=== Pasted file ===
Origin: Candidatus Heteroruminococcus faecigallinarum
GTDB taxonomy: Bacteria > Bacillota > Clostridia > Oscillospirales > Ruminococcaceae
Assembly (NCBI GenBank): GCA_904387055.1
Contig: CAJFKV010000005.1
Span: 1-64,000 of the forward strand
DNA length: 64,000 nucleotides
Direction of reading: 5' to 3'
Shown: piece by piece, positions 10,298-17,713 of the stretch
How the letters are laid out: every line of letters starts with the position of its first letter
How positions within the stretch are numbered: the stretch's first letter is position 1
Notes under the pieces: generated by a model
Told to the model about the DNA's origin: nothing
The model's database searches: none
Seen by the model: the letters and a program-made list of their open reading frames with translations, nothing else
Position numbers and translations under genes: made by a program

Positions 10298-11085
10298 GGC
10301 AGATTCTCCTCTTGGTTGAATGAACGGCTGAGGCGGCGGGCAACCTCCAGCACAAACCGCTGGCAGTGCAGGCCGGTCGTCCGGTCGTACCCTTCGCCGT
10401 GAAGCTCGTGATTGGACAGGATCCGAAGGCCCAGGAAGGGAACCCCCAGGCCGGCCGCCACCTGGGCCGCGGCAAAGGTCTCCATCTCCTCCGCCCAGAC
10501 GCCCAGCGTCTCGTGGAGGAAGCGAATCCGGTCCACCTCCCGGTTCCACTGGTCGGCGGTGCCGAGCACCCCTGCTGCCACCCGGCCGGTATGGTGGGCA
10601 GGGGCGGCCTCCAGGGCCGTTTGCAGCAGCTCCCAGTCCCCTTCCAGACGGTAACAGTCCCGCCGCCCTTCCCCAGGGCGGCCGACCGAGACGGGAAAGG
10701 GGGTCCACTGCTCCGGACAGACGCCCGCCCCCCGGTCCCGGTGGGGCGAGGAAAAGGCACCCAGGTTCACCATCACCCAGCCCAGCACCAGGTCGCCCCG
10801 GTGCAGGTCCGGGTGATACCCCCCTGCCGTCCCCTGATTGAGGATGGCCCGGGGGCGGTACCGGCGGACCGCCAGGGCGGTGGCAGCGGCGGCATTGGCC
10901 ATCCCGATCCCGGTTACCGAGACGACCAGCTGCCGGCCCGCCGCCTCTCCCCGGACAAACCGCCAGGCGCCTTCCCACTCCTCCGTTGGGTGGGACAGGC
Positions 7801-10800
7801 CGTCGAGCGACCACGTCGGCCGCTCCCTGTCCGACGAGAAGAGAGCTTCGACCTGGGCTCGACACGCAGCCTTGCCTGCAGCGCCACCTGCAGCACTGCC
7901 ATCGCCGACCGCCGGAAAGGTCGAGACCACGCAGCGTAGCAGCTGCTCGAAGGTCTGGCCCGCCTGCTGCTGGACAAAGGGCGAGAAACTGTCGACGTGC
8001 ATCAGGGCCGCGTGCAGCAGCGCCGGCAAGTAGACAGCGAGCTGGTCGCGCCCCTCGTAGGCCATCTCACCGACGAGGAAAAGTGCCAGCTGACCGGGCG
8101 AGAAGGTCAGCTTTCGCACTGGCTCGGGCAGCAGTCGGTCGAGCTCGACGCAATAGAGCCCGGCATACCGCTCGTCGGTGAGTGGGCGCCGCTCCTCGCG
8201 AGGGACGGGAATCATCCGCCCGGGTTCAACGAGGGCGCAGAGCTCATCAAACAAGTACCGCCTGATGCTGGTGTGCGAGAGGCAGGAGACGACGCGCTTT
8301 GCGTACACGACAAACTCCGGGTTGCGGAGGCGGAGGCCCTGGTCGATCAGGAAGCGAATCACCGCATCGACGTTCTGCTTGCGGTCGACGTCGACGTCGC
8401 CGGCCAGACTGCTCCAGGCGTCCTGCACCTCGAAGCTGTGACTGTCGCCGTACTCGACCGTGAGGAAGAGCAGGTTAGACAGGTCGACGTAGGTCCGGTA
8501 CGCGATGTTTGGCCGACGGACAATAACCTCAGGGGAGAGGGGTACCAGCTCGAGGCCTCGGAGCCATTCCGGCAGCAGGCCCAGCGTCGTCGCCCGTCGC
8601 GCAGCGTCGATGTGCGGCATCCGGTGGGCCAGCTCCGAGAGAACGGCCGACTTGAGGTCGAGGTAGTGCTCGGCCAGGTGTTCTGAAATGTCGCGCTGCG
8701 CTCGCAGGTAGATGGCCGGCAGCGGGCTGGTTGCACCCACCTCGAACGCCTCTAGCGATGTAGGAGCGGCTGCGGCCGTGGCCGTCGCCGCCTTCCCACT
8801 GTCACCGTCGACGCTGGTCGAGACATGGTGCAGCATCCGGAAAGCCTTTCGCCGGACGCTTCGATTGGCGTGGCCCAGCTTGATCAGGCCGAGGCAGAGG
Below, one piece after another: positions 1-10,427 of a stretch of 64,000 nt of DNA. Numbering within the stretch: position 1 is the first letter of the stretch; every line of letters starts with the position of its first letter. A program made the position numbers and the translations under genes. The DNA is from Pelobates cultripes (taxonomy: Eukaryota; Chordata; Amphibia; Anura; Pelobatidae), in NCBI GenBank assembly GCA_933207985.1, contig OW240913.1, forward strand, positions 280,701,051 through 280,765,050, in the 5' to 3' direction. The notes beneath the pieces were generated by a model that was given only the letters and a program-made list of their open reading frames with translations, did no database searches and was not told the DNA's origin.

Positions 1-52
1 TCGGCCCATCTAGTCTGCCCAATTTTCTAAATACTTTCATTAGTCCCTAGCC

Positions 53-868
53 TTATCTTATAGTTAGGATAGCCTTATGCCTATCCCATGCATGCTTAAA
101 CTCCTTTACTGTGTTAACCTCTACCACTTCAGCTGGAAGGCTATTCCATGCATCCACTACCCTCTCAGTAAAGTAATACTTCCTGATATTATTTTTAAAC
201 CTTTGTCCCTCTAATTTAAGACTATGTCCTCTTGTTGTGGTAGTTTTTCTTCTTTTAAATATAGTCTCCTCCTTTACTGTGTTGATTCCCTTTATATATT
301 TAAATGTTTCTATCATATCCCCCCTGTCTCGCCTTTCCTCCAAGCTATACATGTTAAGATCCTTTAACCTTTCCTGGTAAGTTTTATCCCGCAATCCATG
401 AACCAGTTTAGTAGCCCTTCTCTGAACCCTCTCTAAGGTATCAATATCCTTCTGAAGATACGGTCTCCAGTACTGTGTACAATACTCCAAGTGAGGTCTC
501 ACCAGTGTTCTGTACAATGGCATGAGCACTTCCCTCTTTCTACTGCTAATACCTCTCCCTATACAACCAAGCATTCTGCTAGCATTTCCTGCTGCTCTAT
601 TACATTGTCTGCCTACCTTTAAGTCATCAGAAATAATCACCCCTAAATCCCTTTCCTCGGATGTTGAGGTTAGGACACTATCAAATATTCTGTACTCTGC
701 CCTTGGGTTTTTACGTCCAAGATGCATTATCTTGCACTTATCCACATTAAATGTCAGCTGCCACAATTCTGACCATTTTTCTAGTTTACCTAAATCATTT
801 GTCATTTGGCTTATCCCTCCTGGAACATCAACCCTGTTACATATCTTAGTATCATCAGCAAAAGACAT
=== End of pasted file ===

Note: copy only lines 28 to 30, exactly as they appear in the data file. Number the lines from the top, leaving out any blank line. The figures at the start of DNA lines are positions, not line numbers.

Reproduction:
8001 ATCAGGGCCGCGTGCAGCAGCGCCGGCAAGTAGACAGCGAGCTGGTCGCGCCCCTCGTAGGCCATCTCACCGACGAGGAAAAGTGCCAGCTGACCGGGCG
8101 AGAAGGTCAGCTTTCGCACTGGCTCGGGCAGCAGTCGGTCGAGCTCGACGCAATAGAGCCCGGCATACCGCTCGTCGGTGAGTGGGCGCCGCTCCTCGCG
8201 AGGGACGGGAATCATCCGCCCGGGTTCAACGAGGGCGCAGAGCTCATCAAACAAGTACCGCCTGATGCTGGTGTGCGAGAGGCAGGAGACGACGCGCTTT